The National Bowel Cancer Audit aims to improve patient care. By looking at what is being done now, the audit can suggest changes to improve care for people with bowel cancer in the future. The audit compares the care bowel cancer patients receive across England and Wales. One way it does this is by looking at the standard of care patients receive and how successful their treatment is.
The audit uses patient information to improve cancer, but it is important that this progress continues. For example, the use of keyhole rather than more invasive surgery has continued to increase year on year. Audits are most effective when information from as many patients as possible is collected. So every patient is valuable to the audit.
The more patients we have information about, the more accurate the results are likely to be.
What does the audit look for?
- Differences in the quality of care and services across England and Wales
- If hospitals are meeting national guidelines
- Which hospitals are performing very well, so that learning can be shared across the country
What does NHS Digital do with your information?
They use your NHS number to link your information to other secure information sources, such as the National Radiotherapy Dataset. This linked information tells the audit more about your treatment – for example, if you had an unplanned return to hospital.
The linked information from you and other patients across England and Wales is given to The Royal College of Surgeons (RCS) to analyse and use in the audit reports. The information is anonymised so you cannot be identified.
They may also provide NHS numbers of deceased patients to hospitals so they can check the information they have entered in the audit database is correct.
How does the audit keep your information safe and confidential?
NHS Digital is the government organisation set up to collect and study information on health and social care. It carries out many audits to improve patient care. Data protection and patient privacy are an important part of the audit.
The National Bowel Cancer Audit has been given permission to use and store patient information in order to carry out this audit in line with strict regulation under Acts of Parliament.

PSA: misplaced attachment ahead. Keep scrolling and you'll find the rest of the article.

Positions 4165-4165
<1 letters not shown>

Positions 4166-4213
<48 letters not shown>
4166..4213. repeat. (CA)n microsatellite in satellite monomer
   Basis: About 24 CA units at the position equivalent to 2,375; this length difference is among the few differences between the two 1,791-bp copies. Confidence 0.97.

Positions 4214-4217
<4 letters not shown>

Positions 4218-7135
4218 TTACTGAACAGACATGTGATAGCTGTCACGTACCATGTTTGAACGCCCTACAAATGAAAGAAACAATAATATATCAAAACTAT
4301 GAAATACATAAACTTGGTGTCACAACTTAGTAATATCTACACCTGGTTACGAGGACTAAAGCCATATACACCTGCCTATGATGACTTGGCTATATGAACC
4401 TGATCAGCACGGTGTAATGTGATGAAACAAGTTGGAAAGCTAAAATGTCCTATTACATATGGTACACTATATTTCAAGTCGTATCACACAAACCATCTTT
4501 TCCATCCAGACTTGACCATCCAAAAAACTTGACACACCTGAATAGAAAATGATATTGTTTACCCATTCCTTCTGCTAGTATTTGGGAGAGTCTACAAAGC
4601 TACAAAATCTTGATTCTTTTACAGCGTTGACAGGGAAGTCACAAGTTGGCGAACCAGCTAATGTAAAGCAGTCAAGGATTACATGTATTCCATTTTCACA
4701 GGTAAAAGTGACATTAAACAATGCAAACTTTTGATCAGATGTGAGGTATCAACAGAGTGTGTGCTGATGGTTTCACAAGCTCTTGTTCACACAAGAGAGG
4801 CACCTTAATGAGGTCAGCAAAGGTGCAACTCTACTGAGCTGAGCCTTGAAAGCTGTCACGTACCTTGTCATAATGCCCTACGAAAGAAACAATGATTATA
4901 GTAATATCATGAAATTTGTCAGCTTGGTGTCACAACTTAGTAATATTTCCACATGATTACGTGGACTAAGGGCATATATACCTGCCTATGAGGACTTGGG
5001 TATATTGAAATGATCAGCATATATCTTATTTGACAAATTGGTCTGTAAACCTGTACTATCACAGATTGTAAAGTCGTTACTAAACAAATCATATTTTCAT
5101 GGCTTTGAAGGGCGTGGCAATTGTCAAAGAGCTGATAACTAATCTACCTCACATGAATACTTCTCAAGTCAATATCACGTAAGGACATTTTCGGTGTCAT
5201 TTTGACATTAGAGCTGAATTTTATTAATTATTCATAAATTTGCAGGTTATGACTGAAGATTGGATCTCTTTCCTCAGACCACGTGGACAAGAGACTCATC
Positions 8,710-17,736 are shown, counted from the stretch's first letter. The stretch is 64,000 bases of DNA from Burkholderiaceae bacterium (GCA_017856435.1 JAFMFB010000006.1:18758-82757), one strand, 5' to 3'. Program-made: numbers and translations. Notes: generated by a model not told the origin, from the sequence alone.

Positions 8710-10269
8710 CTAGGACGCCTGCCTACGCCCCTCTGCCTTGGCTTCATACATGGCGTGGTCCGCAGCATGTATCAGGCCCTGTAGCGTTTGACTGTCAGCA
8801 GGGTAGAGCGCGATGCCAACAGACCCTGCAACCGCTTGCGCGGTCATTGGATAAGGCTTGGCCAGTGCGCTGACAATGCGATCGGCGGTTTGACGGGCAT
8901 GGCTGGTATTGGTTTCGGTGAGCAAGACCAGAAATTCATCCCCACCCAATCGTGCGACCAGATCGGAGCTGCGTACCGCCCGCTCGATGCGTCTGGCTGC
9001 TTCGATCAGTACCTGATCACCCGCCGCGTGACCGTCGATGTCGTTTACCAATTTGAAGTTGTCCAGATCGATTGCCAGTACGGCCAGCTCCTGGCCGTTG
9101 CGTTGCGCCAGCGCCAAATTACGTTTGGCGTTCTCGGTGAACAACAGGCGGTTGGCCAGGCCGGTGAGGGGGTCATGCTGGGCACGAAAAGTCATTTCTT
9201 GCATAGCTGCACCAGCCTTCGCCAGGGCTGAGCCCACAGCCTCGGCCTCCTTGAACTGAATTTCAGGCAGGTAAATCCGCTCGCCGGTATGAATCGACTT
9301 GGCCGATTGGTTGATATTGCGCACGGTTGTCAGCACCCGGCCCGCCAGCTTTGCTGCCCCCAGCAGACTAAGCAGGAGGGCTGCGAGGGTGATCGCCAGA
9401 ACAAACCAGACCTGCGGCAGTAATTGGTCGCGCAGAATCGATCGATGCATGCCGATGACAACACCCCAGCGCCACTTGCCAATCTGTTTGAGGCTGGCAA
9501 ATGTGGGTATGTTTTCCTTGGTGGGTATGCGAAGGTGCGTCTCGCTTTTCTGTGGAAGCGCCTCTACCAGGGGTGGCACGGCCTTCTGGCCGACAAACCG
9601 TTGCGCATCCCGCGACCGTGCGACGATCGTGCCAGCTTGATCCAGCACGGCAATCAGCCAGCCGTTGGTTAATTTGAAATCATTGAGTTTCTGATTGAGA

Your anonymised (non-identifiable) information may be shared for research. For example:
- Publishing papers in medical journals to provide information to medical staff on the best standards of care
- Providing information to guide public health policy, such as looking at the impact of early diagnosis
Your right to say no
If you do not want your information to be used, please tell the people who are treating you. They will make sure your information is not used in the audit.
This will not affect your treatment and care in any way.
Patient and Carer Panel
The NBOCA Clinical Advisory Group has established a Patient and Carer Panel with the aim of increasing patient and carer input into the annual audit and any other reports and documentation and for advising them on other matters that concern them.
Where can I see the audit reports?
The audit produces a report every year, including a patient report, as well as short reports, which look at particular topics, such as length of hospital stay.
Which information sources is data linked to?
- Hospital Episode Statistics (HES)
- Office of National Statistics (ONS)
- National Radiotherapy Dataset (RTDS)
- Systemic Anti-Cancer Therapy (SACT, the chemotherapy dataset)
- Intensive Care National Audit & Research Centre Dataset (ICNARC)
- Patient Episode Database for Wales (PEDW).
- Patient Reported Outcomes (PROMS) and Cancer Patient Experience Survey
Want to know more?
If you would like more information on the audit you can contact NHS Digital by email email@example.com or ring 0300 303 5678
Acknowledgments: This information has been adapted from the NBOCA patient information leaflet